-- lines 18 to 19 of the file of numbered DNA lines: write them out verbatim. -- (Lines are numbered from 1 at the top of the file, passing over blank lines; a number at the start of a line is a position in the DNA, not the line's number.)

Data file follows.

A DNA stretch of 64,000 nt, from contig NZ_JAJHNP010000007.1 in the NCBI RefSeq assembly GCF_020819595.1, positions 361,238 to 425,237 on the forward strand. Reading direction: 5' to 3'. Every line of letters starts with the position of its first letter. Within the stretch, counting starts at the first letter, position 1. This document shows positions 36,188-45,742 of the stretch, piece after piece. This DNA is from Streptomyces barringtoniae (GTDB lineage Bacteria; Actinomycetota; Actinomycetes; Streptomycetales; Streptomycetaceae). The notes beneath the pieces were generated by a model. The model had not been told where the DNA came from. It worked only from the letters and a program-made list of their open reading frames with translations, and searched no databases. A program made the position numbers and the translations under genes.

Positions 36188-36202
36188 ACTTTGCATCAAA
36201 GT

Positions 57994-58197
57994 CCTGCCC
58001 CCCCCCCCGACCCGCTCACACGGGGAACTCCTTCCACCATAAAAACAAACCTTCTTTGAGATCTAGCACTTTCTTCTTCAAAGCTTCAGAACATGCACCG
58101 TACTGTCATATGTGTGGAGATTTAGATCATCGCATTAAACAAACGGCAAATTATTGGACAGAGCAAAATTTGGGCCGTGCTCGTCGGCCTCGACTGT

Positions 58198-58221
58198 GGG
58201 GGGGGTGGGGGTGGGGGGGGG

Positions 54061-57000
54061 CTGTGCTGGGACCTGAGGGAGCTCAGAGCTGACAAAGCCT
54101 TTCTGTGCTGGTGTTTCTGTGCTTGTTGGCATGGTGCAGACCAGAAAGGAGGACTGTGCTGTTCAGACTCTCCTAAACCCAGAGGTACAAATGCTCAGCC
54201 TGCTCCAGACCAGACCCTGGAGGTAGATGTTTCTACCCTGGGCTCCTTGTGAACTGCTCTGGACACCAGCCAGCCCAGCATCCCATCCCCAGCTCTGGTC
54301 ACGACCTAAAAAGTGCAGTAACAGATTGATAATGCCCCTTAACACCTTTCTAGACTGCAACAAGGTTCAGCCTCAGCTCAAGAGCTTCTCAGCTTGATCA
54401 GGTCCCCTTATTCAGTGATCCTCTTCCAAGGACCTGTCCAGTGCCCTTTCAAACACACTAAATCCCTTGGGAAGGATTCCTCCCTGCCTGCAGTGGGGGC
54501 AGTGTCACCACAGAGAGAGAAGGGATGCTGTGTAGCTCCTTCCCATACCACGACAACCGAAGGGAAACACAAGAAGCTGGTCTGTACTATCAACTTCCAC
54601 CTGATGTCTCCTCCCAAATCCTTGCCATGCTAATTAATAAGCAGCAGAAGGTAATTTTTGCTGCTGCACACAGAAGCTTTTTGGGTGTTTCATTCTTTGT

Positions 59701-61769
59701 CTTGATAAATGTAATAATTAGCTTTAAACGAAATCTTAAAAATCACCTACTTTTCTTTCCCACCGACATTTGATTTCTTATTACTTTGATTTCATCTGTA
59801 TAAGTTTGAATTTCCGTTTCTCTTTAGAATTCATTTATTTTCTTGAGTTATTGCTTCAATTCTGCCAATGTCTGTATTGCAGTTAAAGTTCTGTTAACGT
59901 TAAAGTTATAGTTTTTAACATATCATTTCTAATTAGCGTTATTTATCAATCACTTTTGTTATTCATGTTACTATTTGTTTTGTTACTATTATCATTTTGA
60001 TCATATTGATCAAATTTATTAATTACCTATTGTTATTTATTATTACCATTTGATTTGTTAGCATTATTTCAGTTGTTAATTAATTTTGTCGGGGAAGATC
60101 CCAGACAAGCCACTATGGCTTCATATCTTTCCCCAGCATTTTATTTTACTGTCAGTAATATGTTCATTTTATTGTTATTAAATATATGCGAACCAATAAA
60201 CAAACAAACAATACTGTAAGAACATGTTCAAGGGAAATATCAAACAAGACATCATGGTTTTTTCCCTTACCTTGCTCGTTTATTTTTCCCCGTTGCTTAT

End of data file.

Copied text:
54501 AGTGTCACCACAGAGAGAGAAGGGATGCTGTGTAGCTCCTTCCCATACCACGACAACCGAAGGGAAACACAAGAAGCTGGTCTGTACTATCAACTTCCAC
54601 CTGATGTCTCCTCCCAAATCCTTGCCATGCTAATTAATAAGCAGCAGAAGGTAATTTTTGCTGCTGCACACAGAAGCTTTTTGGGTGTTTCATTCTTTGT